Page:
Healthy Living

What Causes Blisters and How to Get Rid of a Blister

What Causes Blisters and How to Get Rid of a Blister

Blisters can occur for numerous reasons. Although they are not often serious, the appearance of blisters itself can be very off-putting. A blister is a fluid-filled bubble that develops under the skin. The watery liquid under the blister is often clear, which is called serum.

When blisters break, the serum leaks from the tissues surrounding the injured skin. Smaller blisters are known as vesicles while larger blisters are known as bullae. Sometimes, an individual may be affected by a blister that contains blood instead of serum. If the blister is filled with blood, it is known as a blood blister.

What causes blisters?

Blisters may develop due to the following causes:

1. Skin Irritation

Blisters can develop and usually involve irritation to the skin such as rubbing, exposure to chemicals, or acute temperature changes. Blisters that develop on the feet could be the result of wearing shoes that are either too tight or shoes that constantly rub a specific area of the foot while walking.

Blisters can also occur due to skin conditions like dermatitis, which is a skin reaction that occurs due to exposure to a chemical irritant. Extreme cold can also lead to frostbite, which could cause blisters to develop once the skin is warmed again. Any form of burns, including sunburns, could lead to the development of blisters.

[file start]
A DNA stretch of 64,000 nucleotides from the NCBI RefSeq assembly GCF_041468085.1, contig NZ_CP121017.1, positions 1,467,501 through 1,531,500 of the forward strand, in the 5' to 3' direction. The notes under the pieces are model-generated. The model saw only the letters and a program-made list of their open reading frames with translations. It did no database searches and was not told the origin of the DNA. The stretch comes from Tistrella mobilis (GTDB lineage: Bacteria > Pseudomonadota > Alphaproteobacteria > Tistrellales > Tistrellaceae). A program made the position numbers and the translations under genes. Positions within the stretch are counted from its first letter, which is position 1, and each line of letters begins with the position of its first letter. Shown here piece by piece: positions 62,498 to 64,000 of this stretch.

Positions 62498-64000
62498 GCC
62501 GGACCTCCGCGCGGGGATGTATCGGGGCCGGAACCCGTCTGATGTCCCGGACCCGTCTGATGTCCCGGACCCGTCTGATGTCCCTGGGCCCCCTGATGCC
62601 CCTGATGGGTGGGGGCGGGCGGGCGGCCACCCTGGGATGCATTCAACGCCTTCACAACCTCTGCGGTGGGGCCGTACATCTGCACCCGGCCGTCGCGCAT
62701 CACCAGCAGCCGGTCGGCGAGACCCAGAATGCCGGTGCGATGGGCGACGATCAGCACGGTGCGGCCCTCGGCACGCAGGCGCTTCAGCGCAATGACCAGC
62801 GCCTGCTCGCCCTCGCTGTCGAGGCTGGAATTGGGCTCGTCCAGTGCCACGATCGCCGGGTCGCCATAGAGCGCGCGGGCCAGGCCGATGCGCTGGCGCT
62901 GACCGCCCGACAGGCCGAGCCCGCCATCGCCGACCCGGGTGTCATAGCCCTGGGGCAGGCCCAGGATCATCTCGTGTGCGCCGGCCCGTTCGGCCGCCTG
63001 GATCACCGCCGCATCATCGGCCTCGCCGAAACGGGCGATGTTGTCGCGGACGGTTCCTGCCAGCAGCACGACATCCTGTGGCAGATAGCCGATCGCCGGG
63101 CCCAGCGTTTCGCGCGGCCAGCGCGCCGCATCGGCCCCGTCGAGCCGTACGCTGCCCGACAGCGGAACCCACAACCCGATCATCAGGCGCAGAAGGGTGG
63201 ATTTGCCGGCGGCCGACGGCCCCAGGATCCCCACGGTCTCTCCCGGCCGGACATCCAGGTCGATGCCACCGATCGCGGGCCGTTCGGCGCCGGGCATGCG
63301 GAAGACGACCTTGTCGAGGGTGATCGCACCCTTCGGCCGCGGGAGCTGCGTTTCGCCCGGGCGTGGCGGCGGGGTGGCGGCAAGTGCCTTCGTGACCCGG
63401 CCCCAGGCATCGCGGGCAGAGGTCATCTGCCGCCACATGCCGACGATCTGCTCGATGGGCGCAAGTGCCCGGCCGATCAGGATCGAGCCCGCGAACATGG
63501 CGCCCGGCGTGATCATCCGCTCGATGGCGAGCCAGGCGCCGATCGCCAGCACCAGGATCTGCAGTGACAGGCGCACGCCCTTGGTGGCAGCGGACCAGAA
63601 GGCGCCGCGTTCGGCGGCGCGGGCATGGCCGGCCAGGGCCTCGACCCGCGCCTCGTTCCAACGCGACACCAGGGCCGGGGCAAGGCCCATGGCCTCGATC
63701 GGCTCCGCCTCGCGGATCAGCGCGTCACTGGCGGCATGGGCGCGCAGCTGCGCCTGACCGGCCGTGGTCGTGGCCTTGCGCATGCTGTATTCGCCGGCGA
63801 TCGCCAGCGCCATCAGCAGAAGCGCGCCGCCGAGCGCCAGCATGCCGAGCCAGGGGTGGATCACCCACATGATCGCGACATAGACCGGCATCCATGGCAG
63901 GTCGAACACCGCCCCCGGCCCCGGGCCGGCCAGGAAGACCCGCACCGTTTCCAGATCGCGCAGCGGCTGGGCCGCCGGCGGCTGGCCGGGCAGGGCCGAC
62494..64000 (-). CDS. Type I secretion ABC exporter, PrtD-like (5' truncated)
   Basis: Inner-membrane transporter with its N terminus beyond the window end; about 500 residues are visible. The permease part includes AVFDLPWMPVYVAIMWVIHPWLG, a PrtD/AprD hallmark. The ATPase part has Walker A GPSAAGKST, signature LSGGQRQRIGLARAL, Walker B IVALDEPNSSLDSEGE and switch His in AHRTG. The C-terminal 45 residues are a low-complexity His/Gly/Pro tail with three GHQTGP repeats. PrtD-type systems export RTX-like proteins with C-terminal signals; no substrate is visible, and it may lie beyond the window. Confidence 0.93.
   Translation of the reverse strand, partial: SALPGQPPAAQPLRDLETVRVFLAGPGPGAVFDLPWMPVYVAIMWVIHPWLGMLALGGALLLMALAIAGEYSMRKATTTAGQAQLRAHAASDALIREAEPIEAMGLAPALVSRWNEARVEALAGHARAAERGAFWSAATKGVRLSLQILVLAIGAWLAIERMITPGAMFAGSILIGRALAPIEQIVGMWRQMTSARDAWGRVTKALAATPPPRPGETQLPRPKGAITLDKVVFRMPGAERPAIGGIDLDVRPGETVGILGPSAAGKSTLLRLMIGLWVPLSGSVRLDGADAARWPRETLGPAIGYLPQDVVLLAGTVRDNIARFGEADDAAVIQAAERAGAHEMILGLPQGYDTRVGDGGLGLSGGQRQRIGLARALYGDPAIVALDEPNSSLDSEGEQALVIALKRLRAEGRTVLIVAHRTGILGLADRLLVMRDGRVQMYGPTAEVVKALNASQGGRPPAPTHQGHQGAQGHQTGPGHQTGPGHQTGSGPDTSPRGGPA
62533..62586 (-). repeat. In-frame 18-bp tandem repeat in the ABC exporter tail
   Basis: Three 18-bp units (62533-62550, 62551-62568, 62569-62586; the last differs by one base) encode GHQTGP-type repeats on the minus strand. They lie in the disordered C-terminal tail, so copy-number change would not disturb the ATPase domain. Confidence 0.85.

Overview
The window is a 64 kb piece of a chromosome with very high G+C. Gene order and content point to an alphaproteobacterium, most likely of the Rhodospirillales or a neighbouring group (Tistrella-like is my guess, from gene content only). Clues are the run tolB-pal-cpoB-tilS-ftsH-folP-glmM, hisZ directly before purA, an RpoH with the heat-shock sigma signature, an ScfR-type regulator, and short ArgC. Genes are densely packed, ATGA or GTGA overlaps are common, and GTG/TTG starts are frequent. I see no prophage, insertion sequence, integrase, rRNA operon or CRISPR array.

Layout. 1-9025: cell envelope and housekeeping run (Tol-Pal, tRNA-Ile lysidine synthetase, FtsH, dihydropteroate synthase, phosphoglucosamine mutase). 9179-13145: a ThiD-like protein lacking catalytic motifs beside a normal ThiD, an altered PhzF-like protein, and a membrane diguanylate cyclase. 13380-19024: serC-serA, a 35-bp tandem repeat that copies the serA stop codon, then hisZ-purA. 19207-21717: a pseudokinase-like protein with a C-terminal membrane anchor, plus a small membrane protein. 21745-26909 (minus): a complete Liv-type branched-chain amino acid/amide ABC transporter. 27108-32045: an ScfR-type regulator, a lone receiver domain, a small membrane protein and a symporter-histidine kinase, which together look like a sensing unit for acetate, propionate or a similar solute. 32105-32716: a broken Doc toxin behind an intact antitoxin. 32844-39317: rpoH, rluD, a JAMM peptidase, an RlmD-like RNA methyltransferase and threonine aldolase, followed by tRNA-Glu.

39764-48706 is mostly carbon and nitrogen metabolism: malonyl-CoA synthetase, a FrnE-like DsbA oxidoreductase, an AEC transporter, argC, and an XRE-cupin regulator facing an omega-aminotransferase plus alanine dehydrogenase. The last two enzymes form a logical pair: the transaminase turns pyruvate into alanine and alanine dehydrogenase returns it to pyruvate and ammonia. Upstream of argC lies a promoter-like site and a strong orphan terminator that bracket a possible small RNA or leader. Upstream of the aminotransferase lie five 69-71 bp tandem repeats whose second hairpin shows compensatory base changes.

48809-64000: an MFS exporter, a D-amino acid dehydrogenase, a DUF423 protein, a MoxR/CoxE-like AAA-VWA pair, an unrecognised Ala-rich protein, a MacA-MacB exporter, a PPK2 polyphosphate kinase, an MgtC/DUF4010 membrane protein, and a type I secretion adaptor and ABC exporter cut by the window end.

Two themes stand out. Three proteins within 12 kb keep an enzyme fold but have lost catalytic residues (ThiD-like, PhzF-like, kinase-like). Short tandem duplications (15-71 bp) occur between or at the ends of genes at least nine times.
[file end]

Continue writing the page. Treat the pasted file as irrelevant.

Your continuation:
2. Allergic Reactions

Allergic reactions that occur with dermatitis or eczema can also lead to blisters. Allergy-triggered blisters can occur due to an allergy that is caused by a chemical or contact with poisonous plants such as poison ivy.

3. Skin Infections

A number of infections can also trigger blisters. One of the infections that can lead to blister development is bullous impetigo, which is an infection that occurs due to Staphylococci (staph) bacteria.

Viral infections that affect the lips or the genital areas such as herpes simplex virus, chickenpox, and shingles occur due to the varicella-zoster virus. Coxsackievirus infections, which occur during childhood, often cause blisters.

4. Skin Diseases

A number of skin diseases can also cause blisters. Some of these diseases include dermatitis herpetiformis, pemphigoid, and pemphigus. There are also several inherited forms of blisters that are caused by skin diseases. One of these diseases is epidermolysis bullosa, in which trauma or pressure to the skin leads to the development of blisters.